Libya’s parliament said Monday it will name a new prime minister this week to head the transitional government, a move that will likely lead to parallel administrations in the already chaotic nation.
Parliament Speaker Aguila Saleh said a vote to name one of them as prime minister will take place Thursday, following consultations with the High Council of State, an advisory body based in the capital of Tripoli.
Dbeibah has repeatedly said he and his government will remain in power until “real elections” take place. He has accused Saleh, the speaker, of fueling the division in the country.
Saleh, the influential speaker, said lawmakers adopted a roadmap to hold the presidential election within 14 months after agreeing on constitutional amendments.
The parliament’s move to appoint a new government is a setback to the U.N. mission in the country, which advocates for rescheduling the presidential vote as early as June.
U.N. deputy spokesperson Farhan Haq said Monday negotiations were ongoing with Libyan parties to try to avoid a return to “the sort of discord and disarray that has marked the past decade.”
“We do implore the Libyan parties to take a look back at what the last years have brought and see in that, that there’s really no future to that approach,” he said when asked about concerns that Libya could return to rival political authorities.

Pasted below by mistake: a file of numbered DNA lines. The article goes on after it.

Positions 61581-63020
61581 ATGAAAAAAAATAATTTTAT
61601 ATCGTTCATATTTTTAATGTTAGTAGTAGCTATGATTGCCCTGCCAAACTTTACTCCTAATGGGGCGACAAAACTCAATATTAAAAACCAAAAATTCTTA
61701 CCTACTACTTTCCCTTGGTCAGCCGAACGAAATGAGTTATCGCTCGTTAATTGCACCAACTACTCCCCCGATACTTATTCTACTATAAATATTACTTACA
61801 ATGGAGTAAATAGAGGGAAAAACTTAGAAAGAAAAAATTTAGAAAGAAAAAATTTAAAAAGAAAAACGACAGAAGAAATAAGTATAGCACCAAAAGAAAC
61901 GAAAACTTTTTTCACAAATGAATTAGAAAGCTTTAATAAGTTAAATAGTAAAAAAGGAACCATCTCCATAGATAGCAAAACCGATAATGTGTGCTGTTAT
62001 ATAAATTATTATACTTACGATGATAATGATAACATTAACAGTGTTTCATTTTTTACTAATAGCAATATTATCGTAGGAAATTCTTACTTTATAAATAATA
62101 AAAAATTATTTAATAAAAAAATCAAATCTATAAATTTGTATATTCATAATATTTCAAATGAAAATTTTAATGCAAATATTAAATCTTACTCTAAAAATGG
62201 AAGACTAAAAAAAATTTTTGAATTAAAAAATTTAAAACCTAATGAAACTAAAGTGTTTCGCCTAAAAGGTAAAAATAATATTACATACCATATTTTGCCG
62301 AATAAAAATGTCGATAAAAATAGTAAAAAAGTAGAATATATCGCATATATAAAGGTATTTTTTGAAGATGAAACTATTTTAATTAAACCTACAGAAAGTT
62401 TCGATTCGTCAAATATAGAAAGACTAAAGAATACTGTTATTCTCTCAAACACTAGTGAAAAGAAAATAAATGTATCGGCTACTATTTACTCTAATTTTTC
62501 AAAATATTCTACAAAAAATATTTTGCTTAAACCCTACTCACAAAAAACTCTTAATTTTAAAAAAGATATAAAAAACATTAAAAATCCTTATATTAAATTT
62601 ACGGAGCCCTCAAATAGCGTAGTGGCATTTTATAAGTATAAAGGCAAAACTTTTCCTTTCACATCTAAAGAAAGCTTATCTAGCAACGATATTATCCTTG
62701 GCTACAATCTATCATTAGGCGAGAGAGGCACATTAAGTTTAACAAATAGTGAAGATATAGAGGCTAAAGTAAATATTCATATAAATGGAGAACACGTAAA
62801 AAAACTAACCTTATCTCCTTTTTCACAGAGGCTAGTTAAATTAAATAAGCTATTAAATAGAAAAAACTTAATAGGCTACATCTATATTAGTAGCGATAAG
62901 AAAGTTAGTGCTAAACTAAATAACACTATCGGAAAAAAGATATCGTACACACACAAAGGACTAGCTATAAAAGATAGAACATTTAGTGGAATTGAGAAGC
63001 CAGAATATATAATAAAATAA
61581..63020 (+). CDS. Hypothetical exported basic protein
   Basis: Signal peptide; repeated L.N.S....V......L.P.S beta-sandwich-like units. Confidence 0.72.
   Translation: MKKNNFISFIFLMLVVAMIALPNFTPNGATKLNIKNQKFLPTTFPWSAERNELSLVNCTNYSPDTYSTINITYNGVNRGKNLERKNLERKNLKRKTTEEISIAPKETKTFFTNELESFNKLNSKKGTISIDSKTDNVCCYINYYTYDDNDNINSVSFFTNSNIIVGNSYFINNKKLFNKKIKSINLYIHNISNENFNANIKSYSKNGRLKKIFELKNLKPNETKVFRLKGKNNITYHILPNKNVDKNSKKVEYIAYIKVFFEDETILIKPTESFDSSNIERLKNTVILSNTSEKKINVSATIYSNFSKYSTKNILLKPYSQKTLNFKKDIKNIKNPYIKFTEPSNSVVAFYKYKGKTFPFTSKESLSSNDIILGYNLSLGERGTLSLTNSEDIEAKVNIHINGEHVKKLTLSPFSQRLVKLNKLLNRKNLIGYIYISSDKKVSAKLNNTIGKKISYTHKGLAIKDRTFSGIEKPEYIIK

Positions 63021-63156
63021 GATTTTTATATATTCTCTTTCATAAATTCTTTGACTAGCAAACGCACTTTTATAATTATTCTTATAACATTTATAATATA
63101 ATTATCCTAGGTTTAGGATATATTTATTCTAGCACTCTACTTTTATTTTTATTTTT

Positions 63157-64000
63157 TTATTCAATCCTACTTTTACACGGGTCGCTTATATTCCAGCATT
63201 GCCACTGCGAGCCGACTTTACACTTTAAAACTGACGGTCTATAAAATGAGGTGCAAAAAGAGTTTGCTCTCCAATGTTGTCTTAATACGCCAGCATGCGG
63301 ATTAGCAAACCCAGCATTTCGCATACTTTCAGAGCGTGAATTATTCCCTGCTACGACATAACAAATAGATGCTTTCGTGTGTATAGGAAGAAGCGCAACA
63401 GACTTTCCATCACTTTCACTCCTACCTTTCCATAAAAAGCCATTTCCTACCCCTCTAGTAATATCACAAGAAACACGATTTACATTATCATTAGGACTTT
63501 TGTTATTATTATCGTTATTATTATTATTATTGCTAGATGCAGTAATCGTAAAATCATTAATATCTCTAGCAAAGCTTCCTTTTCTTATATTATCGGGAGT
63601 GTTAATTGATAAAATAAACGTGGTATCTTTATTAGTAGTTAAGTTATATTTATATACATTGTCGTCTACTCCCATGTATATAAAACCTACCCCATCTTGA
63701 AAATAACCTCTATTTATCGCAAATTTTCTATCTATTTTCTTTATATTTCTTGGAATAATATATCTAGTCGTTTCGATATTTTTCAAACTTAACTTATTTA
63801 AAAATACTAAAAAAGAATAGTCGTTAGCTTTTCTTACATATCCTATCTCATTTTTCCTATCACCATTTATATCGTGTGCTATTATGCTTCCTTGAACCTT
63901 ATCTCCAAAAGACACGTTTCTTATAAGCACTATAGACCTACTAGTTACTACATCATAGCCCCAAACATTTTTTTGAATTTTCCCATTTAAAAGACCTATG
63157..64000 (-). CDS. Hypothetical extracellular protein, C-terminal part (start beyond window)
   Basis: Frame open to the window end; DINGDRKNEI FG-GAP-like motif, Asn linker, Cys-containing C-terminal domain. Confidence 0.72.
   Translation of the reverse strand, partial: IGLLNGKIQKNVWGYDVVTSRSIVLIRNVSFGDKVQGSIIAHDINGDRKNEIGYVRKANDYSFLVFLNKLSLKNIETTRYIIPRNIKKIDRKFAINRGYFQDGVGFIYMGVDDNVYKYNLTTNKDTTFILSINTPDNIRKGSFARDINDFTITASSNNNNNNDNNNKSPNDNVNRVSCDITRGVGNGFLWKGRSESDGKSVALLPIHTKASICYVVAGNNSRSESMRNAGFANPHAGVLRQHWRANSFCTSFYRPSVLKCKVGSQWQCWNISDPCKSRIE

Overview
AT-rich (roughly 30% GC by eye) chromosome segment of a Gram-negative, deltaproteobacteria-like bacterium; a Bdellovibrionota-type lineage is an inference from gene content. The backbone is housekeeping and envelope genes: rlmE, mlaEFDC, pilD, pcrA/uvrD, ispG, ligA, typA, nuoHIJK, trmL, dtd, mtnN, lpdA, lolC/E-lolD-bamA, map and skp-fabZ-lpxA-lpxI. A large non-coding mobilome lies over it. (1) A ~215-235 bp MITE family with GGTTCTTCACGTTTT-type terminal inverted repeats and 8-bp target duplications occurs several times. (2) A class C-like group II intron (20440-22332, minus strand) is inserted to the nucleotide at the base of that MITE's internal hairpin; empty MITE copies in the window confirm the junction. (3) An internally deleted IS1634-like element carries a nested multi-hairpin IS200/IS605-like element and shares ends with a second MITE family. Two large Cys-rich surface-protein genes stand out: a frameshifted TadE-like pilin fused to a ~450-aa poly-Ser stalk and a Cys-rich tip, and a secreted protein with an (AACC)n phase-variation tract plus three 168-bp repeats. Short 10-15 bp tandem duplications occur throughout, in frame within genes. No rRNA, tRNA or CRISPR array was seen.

Armed groups in western Libya have already announced their objection to changing the government. They called for local and international parties to help agree on a roadmap with a specific timeframe to make changes to the constitution, achieve national reconciliation and unify the military.
Dbeibah, a powerful businessman from Misrata, was appointed prime minister in February last year as part of a U.N.-brokered, Western-backed political process. His government’s main task was to steer the deeply divided country toward national reconciliation and lead it through elections.
The presidential vote has faced many deep-rooted challenges, which remain unsolved. Those include controversial candidates and disputed laws governing elections as well as the deep mistrust between rival factions.
Associated Press writer Edith M. Lederer contributed from the United Nations.